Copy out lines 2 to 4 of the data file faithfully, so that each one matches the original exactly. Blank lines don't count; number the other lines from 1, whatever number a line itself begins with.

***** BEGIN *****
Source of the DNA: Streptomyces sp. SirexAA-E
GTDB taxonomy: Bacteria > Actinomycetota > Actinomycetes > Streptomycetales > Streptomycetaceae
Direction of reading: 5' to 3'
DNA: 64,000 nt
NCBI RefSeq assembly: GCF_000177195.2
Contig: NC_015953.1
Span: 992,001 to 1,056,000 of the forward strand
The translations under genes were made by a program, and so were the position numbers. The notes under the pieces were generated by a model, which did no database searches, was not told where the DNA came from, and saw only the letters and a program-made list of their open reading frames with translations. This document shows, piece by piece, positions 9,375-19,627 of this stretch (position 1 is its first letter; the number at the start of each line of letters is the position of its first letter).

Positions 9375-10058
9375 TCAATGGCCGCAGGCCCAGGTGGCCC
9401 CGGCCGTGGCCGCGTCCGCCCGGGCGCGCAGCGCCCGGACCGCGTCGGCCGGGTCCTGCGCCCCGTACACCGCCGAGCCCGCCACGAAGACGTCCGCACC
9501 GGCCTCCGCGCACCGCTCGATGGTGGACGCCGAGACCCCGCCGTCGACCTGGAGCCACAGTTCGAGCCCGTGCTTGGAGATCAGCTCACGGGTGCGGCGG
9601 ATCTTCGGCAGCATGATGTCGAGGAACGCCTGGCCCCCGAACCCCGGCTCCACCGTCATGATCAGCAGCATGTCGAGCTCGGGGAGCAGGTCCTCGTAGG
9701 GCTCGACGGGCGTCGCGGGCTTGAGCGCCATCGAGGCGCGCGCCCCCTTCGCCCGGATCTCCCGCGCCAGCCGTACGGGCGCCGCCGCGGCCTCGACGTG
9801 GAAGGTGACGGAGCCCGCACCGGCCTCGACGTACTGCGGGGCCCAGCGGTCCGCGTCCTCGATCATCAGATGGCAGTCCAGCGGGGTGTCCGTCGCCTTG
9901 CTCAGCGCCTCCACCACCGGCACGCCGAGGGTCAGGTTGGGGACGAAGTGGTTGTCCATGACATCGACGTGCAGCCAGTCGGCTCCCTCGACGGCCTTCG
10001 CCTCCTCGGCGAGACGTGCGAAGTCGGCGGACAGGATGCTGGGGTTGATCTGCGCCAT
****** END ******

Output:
GTDB taxonomy: Bacteria > Actinomycetota > Actinomycetes > Streptomycetales > Streptomycetaceae
Direction of reading: 5' to 3'
DNA: 64,000 nt